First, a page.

Florida has been the center of attention across the nation regarding its changes to the law as to which books can and cannot be used in public schools. Teachers, parents and students have had a litany of questions as to what the new laws mean. Of paramount concern for teachers is whether they can face criminal charges for violations and how severe those allegations might be.
Giving students material that violates the law could result in felony charges
In Florida, there are legal criteria that must be met when assigning books as part of the approved curriculum. Schools have media specialists whose role is to assess reading material. This person follows the dictionary definition of pornography to determine if materials are appropriate. In addition, students in third grade and below cannot be given material that covers sexual orientation and racial discussions.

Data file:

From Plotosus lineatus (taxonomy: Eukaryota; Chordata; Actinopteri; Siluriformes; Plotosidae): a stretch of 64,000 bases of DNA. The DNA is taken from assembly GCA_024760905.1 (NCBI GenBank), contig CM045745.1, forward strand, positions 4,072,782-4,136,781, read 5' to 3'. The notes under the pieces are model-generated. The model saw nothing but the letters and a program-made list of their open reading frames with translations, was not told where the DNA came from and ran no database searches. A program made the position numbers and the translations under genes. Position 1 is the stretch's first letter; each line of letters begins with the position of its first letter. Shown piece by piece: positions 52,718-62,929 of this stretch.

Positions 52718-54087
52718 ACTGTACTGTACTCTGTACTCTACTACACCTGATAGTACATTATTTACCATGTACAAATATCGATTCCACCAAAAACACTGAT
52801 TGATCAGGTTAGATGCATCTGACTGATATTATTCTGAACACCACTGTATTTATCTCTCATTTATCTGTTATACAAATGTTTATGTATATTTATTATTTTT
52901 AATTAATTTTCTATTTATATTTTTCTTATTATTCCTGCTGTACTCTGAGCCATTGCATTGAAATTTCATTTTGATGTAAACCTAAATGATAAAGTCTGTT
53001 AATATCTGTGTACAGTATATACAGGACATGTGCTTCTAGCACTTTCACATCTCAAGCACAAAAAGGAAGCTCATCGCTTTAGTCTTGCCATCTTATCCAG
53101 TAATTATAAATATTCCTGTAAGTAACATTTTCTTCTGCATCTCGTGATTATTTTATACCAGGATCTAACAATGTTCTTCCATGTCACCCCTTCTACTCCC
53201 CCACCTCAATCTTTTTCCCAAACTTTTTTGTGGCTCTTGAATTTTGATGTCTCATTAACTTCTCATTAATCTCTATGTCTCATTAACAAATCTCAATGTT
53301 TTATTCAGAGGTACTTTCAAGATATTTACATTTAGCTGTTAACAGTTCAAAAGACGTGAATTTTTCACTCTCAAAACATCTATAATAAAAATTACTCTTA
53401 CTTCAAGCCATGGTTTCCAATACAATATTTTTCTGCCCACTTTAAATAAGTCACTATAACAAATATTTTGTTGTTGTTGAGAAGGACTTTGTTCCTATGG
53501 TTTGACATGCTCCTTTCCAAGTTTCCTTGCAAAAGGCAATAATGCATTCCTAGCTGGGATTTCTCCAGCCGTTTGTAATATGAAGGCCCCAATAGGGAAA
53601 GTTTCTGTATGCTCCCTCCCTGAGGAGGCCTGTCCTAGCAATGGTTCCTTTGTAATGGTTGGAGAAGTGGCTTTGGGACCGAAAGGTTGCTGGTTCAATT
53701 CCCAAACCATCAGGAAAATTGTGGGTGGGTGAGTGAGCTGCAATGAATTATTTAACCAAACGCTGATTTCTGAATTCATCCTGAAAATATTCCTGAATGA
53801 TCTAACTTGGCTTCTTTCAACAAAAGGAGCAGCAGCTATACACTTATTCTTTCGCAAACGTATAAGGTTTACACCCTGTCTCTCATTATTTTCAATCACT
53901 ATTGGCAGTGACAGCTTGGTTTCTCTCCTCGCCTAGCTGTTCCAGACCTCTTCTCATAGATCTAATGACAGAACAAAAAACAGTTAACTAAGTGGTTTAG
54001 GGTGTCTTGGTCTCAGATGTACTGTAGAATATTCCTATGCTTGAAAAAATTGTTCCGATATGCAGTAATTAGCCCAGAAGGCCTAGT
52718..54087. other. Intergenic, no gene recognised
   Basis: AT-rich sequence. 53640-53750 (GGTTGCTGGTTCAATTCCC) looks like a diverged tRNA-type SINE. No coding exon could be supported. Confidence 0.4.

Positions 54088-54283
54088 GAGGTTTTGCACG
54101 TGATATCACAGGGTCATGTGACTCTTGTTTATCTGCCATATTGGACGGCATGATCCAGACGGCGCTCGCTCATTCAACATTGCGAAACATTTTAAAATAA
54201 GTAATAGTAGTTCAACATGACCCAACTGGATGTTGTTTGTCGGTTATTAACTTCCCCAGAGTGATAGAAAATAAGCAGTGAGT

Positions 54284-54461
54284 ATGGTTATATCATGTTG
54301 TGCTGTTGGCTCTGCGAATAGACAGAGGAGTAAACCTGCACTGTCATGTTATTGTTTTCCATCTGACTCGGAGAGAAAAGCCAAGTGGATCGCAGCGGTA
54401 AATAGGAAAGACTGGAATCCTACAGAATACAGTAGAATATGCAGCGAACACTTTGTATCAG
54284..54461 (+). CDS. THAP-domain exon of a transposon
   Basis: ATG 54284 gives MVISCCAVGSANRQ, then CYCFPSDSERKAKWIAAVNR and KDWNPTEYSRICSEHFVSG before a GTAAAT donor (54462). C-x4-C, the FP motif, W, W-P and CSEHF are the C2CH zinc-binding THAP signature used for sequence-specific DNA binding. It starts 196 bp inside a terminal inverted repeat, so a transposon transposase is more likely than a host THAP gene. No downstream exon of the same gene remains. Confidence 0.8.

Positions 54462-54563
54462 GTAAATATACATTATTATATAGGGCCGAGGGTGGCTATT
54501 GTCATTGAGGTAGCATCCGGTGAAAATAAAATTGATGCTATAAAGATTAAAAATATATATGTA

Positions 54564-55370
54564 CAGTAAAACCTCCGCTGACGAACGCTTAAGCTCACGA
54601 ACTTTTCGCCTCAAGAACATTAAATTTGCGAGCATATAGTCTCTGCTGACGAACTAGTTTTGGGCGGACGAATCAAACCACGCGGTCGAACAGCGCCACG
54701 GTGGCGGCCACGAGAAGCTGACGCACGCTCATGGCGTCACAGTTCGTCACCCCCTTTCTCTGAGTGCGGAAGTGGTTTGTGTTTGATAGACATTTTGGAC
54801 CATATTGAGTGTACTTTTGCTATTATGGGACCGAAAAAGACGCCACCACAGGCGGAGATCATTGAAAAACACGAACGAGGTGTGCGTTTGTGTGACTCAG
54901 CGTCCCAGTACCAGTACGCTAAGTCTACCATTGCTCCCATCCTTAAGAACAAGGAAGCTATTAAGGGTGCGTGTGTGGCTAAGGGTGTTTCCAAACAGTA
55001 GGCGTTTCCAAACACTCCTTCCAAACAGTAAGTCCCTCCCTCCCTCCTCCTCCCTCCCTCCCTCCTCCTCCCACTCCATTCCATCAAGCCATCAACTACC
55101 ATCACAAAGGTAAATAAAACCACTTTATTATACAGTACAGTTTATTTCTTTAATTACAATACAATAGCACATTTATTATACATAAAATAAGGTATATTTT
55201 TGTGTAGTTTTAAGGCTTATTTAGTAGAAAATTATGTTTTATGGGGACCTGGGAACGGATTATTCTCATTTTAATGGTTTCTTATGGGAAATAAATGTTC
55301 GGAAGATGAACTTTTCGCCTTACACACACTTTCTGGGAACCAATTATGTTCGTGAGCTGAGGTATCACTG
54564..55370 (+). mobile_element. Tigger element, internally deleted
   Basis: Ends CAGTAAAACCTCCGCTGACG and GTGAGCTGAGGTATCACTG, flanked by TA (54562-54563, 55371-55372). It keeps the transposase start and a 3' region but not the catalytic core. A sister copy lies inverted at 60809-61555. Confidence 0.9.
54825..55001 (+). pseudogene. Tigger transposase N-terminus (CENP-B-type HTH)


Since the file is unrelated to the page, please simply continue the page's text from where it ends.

The most up to date dictionary definition of pornography is used meaning it is erotic material providing sexual excitement. Regarding discriminatory issues, the material cannot portray people as being racist or being guilty of oppressing others based on national origin, sex, race or color.
Any Florida teacher or other adult who is accused of violating this law could potentially be charged with a third-degree felony. The penalties for a conviction under criminal law can result in up to five years in prison and a $5,000 fine.
Teachers should be fully aware of the law for assigned reading materials
Teachers are under intense scrutiny as to what they are using to try and educate students. In some instances, that could lead to them being in an unexpected situation and facing felony charges. Given the severity of the penalties and how it can negatively impact their personal and professional life, it is important to understand these laws.